People have often commented upon how the album was seriously influenced by some recent deaths in the band's extended family, namely, Richard Reed Parry's aunt, the Butler brothers' grandfather, and Chassagne's grandmother, although only the last of these deaths is explicitly mentioned in the last track, and despite the title, the thematic scope of the record is much wider than just brooding on the ultimate fate of man - otherwise, it could never have hoped to achieve truly classic status. Ironically, since the band was quite unknown at the time and did not get enough publicity, Funeral scored very low on the charts: in the US, it stalled at #123, whereas all of its follow-ups immediately shot to #2 or #1. But the critical reputation of the record has endured - even after Arcade Fire became almost a household name with the success of Suburbs six years later, the average critical/fan opinion still holds that the band never really managed to top that first big shot. Every time a new Arcade Fire album comes out, there's a huge hullabaloo accompanying it, but the dust settles pretty soon, and through the smokescreen we once again see Funeral emerge victorious, its reputation undimmed. Why? Read on to find out.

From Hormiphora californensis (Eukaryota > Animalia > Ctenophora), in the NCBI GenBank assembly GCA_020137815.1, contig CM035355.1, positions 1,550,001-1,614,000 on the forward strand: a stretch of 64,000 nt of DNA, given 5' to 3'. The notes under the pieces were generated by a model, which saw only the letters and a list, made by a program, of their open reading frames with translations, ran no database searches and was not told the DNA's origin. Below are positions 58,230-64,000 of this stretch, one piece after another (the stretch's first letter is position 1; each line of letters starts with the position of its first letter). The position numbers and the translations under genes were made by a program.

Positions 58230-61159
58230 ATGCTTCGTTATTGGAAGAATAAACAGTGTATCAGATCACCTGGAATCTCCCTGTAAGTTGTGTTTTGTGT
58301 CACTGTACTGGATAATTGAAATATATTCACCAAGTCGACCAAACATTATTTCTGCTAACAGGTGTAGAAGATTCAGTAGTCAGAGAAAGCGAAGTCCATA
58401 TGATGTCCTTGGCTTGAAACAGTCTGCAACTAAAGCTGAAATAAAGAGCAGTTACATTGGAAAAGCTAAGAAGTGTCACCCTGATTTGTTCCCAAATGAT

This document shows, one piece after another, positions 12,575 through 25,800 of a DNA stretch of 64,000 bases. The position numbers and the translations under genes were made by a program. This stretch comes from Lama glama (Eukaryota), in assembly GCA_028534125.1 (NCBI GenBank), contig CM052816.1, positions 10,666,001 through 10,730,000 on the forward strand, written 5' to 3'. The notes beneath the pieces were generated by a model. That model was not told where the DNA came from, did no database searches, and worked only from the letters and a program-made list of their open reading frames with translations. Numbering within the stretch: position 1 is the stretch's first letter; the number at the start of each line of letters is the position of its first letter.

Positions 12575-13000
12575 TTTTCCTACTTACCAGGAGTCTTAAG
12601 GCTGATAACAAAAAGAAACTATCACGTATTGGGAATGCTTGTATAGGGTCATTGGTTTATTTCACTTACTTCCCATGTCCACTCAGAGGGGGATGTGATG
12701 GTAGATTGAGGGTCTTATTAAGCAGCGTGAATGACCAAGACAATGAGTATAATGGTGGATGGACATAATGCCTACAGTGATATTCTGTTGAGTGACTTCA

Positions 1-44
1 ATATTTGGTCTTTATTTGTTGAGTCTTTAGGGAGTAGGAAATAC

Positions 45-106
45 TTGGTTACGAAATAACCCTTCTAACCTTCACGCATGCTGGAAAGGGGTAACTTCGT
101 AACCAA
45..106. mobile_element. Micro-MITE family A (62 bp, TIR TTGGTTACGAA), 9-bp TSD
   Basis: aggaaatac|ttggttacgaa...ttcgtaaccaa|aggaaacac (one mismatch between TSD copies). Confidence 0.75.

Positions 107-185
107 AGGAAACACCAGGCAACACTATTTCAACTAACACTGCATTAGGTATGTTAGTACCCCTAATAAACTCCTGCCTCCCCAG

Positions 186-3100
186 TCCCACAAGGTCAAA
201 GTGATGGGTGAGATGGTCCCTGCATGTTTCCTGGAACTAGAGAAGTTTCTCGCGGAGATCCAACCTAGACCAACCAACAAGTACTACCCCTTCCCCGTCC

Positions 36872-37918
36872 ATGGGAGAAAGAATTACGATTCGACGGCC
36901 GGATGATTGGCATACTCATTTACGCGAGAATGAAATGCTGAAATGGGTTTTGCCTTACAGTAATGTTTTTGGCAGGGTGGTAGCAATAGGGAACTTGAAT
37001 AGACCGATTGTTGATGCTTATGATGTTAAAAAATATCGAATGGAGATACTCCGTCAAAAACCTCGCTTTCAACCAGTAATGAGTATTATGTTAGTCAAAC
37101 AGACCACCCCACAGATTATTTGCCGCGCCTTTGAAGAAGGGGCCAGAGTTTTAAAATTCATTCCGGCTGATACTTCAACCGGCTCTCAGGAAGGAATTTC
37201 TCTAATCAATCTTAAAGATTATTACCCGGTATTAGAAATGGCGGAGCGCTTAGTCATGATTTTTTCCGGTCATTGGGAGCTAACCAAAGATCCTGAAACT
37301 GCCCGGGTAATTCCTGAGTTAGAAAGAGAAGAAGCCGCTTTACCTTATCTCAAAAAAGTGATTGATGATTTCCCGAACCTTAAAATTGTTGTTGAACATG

For the defense
There can probably be no better "defense" for Funeral than properly remembering and accurately laying down the history of my own reaction to it. I first heard the album five years after it'd already come out, at the end of 2009 (without ever having heard about it before, actually - yes, some people can really be out of touch with the times, and proud of it!), liked what I heard, wasn't particularly impressed because it sounded too simplistic and overblown at the same time, took a few more listens, ended up hooked, wrote a positive original review... then I found myself returning to the album over and over again, then I found myself hooked on watching various recordings of Arcade Fire's live shows (which they generously allow to be kept on YouTube forever), and as I am relistening to it one more time, I come to a clear understanding that no other album from this century that I've heard comes even remotely close to the power, passion, and depth of Funeral. Simply put, the album breaks completely out of the mold by... well, by hitting precisely that same nerve that I kept instinctively wishing for somebody to come along and finally hit. Not that it did anybody much good, but at least it makes me feel alive every time I relisten to it, and hey, that's already got to count for something.